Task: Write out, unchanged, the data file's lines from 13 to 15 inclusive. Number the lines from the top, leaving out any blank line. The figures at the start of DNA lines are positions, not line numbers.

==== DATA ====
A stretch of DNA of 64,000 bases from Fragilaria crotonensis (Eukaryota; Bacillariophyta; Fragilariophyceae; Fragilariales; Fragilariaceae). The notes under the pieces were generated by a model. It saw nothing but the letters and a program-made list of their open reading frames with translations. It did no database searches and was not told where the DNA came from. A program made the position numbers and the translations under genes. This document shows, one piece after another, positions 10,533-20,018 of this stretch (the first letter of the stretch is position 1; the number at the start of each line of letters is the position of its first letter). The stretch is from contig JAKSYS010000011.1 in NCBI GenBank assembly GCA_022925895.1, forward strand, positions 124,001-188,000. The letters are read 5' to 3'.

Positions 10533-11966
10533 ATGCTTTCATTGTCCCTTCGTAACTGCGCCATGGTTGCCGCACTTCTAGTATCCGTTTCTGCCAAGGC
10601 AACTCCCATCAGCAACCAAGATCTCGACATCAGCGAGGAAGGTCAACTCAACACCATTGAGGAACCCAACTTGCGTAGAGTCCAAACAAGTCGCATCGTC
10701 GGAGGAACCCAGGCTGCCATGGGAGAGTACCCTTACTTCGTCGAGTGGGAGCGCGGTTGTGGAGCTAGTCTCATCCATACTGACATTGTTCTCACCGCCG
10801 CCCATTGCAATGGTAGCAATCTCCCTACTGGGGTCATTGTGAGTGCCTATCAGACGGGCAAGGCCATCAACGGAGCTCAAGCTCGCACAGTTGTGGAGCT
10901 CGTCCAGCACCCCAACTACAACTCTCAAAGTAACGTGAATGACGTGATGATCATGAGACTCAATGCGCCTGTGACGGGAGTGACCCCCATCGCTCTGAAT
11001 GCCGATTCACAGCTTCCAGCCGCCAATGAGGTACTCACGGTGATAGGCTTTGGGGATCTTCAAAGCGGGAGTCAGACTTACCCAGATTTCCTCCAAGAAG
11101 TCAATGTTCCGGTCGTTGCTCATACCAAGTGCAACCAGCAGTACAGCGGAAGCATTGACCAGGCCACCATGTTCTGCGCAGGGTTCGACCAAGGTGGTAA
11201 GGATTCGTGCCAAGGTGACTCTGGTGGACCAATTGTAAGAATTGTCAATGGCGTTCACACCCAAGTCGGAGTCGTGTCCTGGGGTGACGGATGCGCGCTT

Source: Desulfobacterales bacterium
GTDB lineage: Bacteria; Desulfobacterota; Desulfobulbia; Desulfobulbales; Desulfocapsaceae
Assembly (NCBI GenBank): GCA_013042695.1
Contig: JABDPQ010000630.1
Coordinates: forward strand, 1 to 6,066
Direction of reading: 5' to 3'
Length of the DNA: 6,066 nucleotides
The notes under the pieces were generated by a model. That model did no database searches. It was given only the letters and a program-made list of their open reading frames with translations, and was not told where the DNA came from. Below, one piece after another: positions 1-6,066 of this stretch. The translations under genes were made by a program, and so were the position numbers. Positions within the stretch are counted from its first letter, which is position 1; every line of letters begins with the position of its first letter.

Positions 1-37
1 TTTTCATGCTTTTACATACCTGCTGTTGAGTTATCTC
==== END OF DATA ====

Assembly (NCBI GenBank): GCA_013042695.1
Contig: JABDPQ010000630.1
Coordinates: forward strand, 1 to 6,066